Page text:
Joseph Hooker JOSEPH HOOKER, who was born November 13, 1814, in Hadley, Massachusetts, held higher rank than any of the other generals buried in Spring Grove Cemetery. After graduation from West Point in 1837, he served as a young officer in the regular army. His record in the Mexican War was unsurpassed for gallant and meritorious service, and on June 9, 1849, he became assistant adjutant general of the Pacific Division of the United States Army. After fourteen years of service, he resigned his commission to begin an unsuccessful venture in farming in California. His whereabouts and activities are obscure until 1858, when he requested reappointment as an army officer. His request was refused, and he remained in California and Oregon until the Civil War, when he was appointed brigadier general of volunteers. He soon became a major general and played a conspicuous role in all major battles in Virginia in 1861 and 1862. He was dubbed "Fighting Joe Hooker" after an Associated Press dispatch sent out during the Seven Days' Battles described the combat under the title "Fighting-Joe Hooker," a headline which other editors picked up omitting the hyphen. From then on Hooker, to his chagrin, was known as "Fighting Joe Hooker." After Burnside's defeat at Fredericksburg, Hooker was given command of the Army of the Potomac, then considered the highest command in the Union Army. He was defeated at the battle of Chancellorsville and requested relief from command, which was granted. In late 1863 he commanded the XI and XII Corps in Grant's Chattanooga campaign with skill and success, and in early 1864 he successfully commanded an army corps in Sherman's Atlanta campaign. Resenting subordination to a general who was junior in rank, Hooker asked Sherman to relieve him of his command. Hooker was sent to Cincinnati where he took charge of the Northern Department, which embraced Ohio, Michigan, Indiana, and Illinois. In Cincinnati he married Olivia Groesbeck, sister of Congressman William Groesbeck. He remained in the regular army and was retired in 1868 as a major general of regulars. General Hooker died at age sixty-four on October 31, 1879, while visiting in Garden City, New York.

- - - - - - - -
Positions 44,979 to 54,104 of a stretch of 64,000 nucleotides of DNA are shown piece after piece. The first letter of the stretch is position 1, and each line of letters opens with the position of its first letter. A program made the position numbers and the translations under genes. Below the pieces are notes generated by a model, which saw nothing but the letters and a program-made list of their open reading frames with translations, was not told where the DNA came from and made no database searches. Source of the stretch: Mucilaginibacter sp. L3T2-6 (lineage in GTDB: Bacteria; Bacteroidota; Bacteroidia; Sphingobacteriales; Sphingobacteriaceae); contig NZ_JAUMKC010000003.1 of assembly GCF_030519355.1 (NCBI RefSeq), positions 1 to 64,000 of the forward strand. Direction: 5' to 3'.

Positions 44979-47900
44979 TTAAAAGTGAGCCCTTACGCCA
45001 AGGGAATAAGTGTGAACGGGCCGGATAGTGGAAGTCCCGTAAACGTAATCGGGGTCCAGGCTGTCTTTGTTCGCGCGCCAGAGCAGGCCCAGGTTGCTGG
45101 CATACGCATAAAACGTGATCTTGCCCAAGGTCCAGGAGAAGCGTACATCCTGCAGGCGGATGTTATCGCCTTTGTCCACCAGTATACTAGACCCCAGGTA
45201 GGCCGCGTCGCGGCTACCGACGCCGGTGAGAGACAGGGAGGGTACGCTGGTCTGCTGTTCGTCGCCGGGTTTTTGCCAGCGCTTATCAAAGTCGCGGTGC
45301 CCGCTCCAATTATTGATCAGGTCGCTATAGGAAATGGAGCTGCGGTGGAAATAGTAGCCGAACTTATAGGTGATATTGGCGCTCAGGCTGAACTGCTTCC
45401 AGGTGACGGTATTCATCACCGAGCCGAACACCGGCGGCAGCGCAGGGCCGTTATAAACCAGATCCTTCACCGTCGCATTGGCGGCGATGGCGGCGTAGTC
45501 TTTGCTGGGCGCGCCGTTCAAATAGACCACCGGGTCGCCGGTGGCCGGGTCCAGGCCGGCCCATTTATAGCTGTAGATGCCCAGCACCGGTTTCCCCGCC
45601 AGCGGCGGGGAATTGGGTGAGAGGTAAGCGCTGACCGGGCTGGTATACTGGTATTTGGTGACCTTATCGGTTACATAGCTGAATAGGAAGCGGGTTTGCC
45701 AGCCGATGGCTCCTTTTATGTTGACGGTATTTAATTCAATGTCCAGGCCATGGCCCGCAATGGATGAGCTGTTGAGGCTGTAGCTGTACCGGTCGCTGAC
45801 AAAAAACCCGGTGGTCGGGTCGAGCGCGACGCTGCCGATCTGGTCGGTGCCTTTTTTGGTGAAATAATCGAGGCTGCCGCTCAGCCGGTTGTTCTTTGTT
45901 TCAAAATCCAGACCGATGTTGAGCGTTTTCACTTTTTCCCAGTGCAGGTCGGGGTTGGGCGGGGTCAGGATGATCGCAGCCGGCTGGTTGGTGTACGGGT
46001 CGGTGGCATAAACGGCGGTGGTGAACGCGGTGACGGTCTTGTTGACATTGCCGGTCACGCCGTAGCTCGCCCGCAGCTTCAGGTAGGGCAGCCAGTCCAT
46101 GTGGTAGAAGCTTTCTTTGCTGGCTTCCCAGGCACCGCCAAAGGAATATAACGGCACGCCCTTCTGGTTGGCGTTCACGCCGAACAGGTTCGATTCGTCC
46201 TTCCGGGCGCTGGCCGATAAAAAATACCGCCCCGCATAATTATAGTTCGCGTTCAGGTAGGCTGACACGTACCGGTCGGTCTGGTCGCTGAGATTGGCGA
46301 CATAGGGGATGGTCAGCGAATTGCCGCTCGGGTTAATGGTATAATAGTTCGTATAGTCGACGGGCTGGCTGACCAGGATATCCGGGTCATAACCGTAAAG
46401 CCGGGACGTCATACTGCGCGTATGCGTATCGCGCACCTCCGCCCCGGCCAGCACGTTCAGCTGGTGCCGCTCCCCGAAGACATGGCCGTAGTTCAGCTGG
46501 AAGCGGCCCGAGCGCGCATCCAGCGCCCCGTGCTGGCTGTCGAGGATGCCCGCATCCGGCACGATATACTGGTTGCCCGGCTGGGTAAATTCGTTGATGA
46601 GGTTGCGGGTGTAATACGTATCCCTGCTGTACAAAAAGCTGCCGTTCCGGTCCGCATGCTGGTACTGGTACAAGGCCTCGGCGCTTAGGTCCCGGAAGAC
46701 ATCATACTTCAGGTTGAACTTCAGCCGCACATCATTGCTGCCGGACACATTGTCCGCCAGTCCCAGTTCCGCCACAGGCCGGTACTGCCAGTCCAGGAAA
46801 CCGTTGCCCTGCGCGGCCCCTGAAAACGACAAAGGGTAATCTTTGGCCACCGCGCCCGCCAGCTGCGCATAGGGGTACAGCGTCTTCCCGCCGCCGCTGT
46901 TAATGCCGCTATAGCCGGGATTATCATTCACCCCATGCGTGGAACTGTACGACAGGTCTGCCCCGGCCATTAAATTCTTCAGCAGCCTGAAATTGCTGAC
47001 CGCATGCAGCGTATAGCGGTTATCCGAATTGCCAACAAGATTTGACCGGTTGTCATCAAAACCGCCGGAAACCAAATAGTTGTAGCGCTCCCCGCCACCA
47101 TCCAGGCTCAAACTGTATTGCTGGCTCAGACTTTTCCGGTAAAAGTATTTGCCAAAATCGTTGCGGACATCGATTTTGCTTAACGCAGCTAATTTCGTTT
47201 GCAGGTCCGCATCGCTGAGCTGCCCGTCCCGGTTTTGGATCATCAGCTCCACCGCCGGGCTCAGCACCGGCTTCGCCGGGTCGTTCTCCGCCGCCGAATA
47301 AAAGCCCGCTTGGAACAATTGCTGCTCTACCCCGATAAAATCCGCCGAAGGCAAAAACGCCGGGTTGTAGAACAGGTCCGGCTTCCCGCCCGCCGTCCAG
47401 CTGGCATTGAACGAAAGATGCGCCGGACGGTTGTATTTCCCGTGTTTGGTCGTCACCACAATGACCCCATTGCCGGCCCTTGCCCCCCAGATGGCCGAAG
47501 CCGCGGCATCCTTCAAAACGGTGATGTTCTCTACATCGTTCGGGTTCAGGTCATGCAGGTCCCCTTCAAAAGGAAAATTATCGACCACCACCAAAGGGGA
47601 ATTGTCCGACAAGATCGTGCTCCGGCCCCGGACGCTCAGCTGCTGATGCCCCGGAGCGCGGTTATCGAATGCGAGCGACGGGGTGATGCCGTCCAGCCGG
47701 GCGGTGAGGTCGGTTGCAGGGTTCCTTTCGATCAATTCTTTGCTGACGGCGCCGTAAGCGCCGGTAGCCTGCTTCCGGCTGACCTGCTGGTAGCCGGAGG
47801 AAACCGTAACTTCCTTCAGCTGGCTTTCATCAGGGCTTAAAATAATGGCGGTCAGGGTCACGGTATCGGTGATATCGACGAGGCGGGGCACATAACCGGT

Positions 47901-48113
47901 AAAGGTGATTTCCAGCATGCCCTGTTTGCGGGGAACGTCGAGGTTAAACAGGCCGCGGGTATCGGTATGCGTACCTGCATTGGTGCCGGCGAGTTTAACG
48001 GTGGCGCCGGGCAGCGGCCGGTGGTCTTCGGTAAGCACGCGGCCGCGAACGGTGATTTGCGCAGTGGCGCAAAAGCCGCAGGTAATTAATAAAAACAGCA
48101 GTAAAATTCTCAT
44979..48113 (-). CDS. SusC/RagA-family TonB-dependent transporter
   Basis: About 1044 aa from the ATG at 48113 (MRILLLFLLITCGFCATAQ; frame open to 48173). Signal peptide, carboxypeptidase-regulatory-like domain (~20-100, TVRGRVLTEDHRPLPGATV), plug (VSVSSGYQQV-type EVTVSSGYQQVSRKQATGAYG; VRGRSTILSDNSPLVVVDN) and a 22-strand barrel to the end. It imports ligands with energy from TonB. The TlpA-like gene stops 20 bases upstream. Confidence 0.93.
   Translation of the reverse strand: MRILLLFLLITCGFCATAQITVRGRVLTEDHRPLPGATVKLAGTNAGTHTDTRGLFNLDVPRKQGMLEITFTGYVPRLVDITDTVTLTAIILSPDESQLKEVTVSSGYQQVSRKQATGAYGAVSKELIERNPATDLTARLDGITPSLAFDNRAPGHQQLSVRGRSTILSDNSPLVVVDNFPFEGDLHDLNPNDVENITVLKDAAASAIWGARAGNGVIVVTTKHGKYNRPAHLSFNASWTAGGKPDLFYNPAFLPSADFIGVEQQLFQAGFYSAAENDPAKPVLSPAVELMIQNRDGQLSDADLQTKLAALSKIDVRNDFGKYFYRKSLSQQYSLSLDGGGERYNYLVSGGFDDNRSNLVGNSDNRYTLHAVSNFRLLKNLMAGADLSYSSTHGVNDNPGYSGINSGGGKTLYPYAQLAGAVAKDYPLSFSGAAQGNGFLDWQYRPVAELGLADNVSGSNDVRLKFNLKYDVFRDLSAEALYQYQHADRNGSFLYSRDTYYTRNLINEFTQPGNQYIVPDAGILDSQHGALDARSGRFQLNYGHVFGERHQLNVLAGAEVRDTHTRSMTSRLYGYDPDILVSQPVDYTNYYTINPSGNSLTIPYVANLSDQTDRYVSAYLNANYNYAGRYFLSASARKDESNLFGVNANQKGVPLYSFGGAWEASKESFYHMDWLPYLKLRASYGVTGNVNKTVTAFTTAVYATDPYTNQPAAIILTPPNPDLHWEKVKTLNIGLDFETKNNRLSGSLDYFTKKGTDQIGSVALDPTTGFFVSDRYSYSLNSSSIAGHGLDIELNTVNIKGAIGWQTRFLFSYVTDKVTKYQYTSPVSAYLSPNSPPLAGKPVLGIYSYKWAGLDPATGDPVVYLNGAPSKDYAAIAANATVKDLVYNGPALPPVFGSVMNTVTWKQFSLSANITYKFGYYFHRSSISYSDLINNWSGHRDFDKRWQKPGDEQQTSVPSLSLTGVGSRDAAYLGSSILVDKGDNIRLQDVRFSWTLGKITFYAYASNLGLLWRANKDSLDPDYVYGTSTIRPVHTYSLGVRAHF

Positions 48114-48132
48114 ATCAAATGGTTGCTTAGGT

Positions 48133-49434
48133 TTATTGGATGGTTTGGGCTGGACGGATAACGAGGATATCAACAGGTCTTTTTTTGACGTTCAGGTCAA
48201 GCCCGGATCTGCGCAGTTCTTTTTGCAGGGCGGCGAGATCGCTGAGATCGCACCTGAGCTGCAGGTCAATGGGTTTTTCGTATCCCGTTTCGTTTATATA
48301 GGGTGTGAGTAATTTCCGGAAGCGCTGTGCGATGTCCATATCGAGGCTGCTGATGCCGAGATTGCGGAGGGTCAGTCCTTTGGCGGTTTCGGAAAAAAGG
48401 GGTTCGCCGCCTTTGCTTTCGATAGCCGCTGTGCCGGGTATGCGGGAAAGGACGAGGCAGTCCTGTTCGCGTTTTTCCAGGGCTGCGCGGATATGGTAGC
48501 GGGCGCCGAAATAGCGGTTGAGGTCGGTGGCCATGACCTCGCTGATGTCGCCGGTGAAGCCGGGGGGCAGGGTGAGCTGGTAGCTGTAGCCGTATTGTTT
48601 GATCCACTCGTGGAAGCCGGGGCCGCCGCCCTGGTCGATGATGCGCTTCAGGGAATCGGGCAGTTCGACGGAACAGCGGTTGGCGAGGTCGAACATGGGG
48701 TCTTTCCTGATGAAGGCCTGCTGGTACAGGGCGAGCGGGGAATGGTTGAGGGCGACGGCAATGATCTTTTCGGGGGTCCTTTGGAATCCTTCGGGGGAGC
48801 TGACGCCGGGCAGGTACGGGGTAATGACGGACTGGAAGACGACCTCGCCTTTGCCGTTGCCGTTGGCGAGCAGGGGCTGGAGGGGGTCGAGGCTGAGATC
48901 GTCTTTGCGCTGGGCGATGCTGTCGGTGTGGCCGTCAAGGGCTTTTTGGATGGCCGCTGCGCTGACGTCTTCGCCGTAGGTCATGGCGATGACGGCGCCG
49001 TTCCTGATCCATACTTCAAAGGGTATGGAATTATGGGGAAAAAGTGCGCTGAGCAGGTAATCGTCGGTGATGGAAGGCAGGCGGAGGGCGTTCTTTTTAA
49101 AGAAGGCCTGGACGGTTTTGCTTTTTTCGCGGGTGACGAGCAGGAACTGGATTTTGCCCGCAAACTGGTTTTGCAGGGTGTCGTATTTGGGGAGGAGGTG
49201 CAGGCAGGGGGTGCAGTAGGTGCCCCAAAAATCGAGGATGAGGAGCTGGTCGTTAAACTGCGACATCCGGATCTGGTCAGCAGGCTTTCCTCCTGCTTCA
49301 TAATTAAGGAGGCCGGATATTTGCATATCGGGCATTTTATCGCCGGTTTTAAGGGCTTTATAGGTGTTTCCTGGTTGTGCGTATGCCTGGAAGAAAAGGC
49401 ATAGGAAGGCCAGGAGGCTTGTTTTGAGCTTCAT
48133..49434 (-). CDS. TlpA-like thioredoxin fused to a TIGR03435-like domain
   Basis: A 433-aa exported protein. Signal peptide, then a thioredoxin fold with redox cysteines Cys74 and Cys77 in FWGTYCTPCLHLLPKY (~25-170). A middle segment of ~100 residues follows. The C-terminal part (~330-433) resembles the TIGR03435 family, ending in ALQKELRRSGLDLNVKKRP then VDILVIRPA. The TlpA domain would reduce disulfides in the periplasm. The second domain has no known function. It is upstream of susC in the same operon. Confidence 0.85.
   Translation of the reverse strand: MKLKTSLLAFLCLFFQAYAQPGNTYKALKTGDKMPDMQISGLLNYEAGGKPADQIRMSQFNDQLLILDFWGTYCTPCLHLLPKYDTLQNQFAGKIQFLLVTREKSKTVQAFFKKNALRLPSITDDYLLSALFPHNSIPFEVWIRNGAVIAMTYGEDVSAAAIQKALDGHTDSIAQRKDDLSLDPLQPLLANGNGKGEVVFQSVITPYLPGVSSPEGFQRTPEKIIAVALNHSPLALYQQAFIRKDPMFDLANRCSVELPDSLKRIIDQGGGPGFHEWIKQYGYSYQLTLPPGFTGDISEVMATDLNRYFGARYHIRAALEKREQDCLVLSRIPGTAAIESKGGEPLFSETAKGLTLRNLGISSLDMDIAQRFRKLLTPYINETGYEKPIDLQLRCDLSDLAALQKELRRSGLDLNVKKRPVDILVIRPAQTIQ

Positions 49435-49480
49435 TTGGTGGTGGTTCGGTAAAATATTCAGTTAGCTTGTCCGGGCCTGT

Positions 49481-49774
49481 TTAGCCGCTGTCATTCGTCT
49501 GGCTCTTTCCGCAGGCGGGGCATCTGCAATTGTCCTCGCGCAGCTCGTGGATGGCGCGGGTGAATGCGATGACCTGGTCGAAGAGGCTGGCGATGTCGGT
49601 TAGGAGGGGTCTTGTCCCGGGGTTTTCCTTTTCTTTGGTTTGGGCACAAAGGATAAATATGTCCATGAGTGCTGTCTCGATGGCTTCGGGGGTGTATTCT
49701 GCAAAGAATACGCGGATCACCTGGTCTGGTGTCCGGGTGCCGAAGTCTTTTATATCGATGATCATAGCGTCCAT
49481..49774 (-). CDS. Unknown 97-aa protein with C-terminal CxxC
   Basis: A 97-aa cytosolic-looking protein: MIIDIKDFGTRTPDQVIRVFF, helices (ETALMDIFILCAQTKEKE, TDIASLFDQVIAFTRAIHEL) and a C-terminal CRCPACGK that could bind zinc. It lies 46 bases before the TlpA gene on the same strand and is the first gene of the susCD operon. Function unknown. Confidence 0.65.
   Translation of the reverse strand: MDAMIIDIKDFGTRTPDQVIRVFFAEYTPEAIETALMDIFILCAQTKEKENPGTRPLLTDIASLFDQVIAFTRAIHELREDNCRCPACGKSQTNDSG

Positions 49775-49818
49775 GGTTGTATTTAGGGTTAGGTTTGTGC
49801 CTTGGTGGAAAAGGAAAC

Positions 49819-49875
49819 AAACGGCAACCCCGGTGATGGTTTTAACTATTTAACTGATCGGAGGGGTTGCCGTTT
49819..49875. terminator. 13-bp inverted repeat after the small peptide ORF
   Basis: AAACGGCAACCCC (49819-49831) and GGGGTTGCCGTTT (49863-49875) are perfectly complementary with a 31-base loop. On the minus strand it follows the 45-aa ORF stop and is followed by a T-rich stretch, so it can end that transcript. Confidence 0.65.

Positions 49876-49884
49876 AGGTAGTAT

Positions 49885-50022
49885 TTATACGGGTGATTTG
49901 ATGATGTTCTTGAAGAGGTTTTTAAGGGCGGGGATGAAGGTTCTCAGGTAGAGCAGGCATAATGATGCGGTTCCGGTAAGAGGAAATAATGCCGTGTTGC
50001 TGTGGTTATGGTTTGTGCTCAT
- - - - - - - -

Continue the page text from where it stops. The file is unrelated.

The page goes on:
HENRY GASSAWAY KENNETT was born August 29, 1835, in Cincinnati where he was a lawyer at the outbreak of the war. He entered the service as lieutenant-colonel of the 27th Ohio and served in campaigns in Missouri. He was then appointed colonel of the 79th Ohio Volunteers and led his regiment in the campaigns in Tennessee and at the battle of Lookout Mountain. Kennett resigned from the service on August 1, 1864, and returned to Cincinnati where he resumed the practice of law. He was named a brevet brigadier general for meritorious service during the war. After the war he served as a member of the Ohio House of Representatives. General Kennett died January 6, 1895, in Cincinnati at age fifty-nine.

BYRON KIRBY was born September 8, 1829, in Cincinnati. When the Civil War broke out, he enlisted as a private in the regular army but was soon transferred to the 3rd Maryland Cavalry. Most of his war service was with this organization, which served in the West. Kirby was named a brevet brigadier general for meritorious service during the war. After the war he returned to Cincinnati where he practiced law for the remainder of his life. He was the brother-in-law of General and Congressman Henry B. Banning of Cincinnati. At the time of his death General Kirby was a member of the Cincinnati City Council. He died at his home in Mount Adams on November 29, 1881, at age fifty-two.